But let me be clear: Prices are not declining in San Francisco. Single-family homes sold for an average of $1,648,329 in June, and the average condo price was $1,175,558. If you’ve made a purchase or will do so in 2014, it means you’re at peace with what the market demands right now. And if you’re planning to buy between now and the end of the year, I believe that the summer will be the sweet spot due to less competition among vacationing buyers.

What You Need To Know About Gift Funds

It’s no secret that the cost of real estate in San Francisco is high. Many first-time home buyers are turning to family—specifically, to their parents—for a little extra help. If you’re considering making a purchase that will partially rely on what are called “gift funds,” here’s what you need to know, courtesy of my colleague Gordon Friedman of Mortgage Service Professionals:

- The funds must be for a primary residence or second home (not for an investment property)
- The gift must be from a parent, relative, domestic partner, spouse or fiance
- A gift letter is required, which must state the gift amount, property address, date given/to be given, and donor address. The letter also must state that no repayment will be required
- Buyer must have 20% or more in down payment, though the entire down payment can be a gift
- If the buyer has less than 20% down, there will be a 5% borrower contribution required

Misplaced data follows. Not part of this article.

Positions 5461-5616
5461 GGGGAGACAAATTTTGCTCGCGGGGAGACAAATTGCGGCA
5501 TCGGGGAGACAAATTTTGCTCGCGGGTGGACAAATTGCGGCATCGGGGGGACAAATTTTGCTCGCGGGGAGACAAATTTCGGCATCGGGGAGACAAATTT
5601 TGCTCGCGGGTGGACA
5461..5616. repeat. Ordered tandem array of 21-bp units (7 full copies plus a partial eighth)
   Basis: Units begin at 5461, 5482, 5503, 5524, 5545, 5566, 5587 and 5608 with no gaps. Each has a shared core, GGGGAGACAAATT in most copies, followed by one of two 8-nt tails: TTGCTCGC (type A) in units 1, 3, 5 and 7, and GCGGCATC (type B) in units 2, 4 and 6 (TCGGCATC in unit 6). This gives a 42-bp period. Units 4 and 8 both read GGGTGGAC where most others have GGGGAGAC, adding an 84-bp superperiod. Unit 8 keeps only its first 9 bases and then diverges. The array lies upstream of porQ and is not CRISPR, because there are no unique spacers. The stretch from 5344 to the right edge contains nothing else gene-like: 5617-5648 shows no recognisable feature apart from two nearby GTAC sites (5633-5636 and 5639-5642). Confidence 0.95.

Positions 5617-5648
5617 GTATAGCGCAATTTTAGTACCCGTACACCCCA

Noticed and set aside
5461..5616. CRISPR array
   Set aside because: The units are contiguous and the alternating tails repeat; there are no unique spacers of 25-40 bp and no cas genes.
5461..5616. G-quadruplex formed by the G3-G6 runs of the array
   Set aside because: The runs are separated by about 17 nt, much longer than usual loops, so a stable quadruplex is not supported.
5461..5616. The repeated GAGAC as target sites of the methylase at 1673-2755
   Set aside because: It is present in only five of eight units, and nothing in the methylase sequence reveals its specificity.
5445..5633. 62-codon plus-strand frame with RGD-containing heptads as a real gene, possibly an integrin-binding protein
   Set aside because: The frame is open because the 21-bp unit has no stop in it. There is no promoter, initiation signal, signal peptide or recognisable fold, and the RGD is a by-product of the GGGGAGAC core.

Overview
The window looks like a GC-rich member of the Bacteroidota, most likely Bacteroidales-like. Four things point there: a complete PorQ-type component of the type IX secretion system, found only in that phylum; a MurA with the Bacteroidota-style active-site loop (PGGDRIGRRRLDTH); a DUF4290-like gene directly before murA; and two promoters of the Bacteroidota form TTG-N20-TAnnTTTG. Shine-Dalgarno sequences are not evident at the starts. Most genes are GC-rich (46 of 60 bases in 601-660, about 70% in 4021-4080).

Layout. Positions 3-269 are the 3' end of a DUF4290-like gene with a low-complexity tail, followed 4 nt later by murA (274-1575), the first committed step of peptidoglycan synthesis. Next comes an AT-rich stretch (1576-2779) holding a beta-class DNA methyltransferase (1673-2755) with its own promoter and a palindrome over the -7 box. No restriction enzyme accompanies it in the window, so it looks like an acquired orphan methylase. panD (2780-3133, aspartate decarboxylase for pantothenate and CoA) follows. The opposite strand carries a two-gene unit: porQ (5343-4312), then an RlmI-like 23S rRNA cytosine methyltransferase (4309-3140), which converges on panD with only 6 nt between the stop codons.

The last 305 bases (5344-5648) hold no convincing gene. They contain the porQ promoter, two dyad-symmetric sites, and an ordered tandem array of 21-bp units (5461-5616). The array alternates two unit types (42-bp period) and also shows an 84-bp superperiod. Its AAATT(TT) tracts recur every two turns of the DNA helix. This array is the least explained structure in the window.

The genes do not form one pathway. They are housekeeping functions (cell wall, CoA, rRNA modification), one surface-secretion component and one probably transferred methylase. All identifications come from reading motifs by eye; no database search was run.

- For a jumbo loan (more than $625,500), a 5% borrower contribution is required regardless of the down payment.

Parents may co-sign to help their child qualify for financing. Their role in the transaction is as a “non-occupant co-borrower.” They will be on the loan and title, but will not live in the property. Here are the ground rules:
- Parents’ income is combined with son or daughter (and spouse if married) for qualification
- Parents’ debts must be considered
- A loan will only be available from lenders that underwrite to Freddie Mac conforming loan guidelines (not Fannie Mae)
- There’s limited availability among jumbo lenders
- Parents’ contribution towards down payment is not a gift since they will be on the loan

If you’ll be using gift money in your purchase, it’s important to let your lender know during the preapproval stage so there are no surprises.

Inside Hayes Valley’s 8 Octavia

I previewed 8 Octavia, the new 47-unit condo development designed by iconic architect Stanley Saitowitz that sits at the corner of Octavia Boulevard and Market Street.

The distinctive feature of the property is the green-colored “curtain” that’s actually a louver system. Owners can press a button in their condo and open or close the louvers, so cancel those plans for window treatments. (No word yet on how expensive the louver system will be over time when it comes to maintaining and repairing it.) Saitowitz calls 8 Octavia a “breathable building,” and I’m sure the louvers are the reason for that.

Most of the condos will have one or two bedrooms, and there are a few junior one bedrooms, as well as larger three bedrooms. Finishes include concrete ceilings, Austrian-imported oak floors, Bosch ranges and dishwashers, Liebherr refrigerators, and corian counters.

#302 has been set up as the model. You open the door to the unit and there’s a walkway that leads to the actual front door of this two bedroom/two bath:


The bathrooms are located all along the hall, opposite the bedrooms. You need to be ok with having closet-like bathrooms with translucent doors.